Updating Japan’s Postal System

One of the Meiji government’s first tasks was to update Japan’s antiquated postal system. Hisoka Maejima, appointed the Superintendent of Postal Services, hired an American expert, Samuel Bryson, to assist in the development of a national service. In 1872, the old, privately organized courier system was discarded and a new, national service, based largely on the British model, was adopted. The success of the new service was greatly assisted by the parallel development of an extensive railway system that provided access to the outer provinces. Postage stamps were introduced and postal rates became uniform throughout the country. Progress in Japan’s postal system also led to a rationalization of weights and measures, making Japanese products measurable to other countries. By 1877, the postal service was sufficiently advanced that it was able to join the Universal Postal Union, therefore linking Japan with the world.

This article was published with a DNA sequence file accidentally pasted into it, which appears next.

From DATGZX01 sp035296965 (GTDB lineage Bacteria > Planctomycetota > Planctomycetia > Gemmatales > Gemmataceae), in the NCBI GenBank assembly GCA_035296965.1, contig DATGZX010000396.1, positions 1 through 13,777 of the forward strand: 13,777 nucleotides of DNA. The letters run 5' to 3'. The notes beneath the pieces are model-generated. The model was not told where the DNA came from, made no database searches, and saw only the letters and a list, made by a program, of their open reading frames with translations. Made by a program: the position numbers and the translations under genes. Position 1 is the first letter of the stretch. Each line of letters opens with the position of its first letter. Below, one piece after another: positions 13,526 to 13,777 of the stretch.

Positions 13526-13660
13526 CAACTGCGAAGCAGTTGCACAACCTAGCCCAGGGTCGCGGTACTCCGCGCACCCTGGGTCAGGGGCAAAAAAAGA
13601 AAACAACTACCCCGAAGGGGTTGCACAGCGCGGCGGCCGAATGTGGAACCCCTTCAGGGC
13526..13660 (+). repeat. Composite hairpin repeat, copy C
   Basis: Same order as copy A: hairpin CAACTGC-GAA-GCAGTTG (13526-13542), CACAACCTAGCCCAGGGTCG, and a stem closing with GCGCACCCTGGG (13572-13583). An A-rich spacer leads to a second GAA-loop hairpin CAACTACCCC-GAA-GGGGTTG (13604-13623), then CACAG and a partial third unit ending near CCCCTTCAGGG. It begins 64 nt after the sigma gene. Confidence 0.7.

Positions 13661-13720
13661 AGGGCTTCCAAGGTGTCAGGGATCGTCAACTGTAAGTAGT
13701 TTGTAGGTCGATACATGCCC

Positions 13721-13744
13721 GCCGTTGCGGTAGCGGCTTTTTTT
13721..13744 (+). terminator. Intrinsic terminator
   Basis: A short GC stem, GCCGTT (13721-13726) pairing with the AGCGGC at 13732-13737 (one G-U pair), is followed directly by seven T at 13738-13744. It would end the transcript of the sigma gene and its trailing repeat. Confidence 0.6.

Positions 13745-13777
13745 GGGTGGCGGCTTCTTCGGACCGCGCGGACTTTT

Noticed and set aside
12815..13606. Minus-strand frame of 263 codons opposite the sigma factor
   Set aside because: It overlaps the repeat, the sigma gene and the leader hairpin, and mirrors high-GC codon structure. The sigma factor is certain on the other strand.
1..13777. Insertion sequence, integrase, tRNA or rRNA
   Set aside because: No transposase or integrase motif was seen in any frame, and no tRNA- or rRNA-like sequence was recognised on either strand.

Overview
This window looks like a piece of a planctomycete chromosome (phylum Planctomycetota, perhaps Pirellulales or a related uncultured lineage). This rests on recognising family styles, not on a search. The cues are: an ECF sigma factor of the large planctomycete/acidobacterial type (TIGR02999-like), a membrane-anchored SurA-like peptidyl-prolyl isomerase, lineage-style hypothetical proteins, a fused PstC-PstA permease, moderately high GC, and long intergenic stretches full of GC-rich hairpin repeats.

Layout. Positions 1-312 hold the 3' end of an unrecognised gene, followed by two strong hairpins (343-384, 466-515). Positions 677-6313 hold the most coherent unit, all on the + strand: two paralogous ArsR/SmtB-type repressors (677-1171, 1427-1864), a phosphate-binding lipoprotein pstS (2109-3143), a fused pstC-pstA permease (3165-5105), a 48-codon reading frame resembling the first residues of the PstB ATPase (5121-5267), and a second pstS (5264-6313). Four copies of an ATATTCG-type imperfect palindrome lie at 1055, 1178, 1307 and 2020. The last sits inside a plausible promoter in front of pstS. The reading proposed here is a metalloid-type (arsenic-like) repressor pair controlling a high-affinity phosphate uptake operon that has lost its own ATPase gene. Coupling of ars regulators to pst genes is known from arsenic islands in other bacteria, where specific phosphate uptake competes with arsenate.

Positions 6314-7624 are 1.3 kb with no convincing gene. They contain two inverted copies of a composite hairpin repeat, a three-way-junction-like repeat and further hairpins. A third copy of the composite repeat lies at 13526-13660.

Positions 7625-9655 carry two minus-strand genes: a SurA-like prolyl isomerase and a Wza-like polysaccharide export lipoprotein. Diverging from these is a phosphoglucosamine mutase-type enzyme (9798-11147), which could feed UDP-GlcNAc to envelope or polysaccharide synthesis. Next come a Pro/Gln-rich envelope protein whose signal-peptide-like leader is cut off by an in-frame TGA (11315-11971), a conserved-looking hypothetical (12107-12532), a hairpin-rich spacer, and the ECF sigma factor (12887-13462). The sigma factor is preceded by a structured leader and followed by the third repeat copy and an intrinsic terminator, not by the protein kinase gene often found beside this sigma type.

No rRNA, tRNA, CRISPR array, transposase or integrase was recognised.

Vancouver Museum, Art Gallery of Greater Victoria, The Montreal Museum of Fine Arts,

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